Anyway, back to Bob. I mean Ben. Alaska took a major hit 24 years ago this month when Alaska 261 killed 88, including 35 employees and family members. The issue then was an improperly maintained screw and nut which were responsible for moving the horizontal stabilizer; once horizontal stability was lost, there was only one axis left in control. The Wiki details the systemic failure at Alaska that lead to the issue. It has eerie echos of that initial inspection Alaska completed after the panel blew off over Portland, where they completed their inspection and deemed the things airworthy within hours only to find that OOPSIE, we've got a problem.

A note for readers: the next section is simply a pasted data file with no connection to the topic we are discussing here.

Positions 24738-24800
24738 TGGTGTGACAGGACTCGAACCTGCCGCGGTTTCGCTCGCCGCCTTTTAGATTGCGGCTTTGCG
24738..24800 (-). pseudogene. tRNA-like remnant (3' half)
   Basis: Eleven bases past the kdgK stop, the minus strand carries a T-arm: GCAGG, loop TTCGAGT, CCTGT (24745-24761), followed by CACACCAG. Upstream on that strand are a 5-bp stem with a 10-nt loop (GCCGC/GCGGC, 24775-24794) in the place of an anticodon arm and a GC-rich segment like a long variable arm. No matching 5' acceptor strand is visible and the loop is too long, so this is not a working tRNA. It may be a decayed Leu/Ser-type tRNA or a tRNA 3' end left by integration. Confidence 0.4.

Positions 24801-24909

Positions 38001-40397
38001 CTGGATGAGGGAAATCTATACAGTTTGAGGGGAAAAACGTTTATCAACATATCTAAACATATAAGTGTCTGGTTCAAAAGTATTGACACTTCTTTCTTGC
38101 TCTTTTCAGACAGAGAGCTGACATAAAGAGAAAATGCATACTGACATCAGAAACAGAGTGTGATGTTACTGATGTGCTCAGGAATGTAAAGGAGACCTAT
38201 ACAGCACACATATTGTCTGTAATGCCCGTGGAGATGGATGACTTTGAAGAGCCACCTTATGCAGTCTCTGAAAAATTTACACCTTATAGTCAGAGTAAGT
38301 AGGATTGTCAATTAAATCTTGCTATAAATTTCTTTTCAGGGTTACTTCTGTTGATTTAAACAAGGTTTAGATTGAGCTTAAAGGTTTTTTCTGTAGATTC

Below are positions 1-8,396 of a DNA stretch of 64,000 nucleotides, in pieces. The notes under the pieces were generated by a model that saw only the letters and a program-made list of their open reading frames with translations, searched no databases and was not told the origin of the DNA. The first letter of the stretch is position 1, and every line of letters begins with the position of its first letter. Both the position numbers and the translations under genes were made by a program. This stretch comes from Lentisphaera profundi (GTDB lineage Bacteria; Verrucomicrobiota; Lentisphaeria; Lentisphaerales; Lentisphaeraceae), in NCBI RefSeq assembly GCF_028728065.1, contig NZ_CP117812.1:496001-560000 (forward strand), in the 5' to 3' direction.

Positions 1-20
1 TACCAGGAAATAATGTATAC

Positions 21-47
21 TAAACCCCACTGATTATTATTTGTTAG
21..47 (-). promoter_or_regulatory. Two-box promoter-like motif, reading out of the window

In the years since, we've had a number of face cards holding down the position of Transportation Secretary. From Mineta to LaHood to Chao to The Boy Wonder, each less qualified than the last to oversee our air transportation system. The "what, me worry?" approach to regulation and oversight have been particularly worrisome under Chao and Buttigieg. The Boy Mayor hasn't said much about changes after the whole Southwest fiasco last year and even less after the Ohio train derailment in the spring. He can't wait for this to go away too so he can get back to enjoying the Adams Morgan happy hour scene in peace.

    Time to support a couple of trade magazines because they're the only ones doing any actual reporting on this. The big boys are too busy pumping The Orange One and speculating on what's up with the Princess of Wales than worry about something like airline safety. 2024 is fixin' to be a wild one.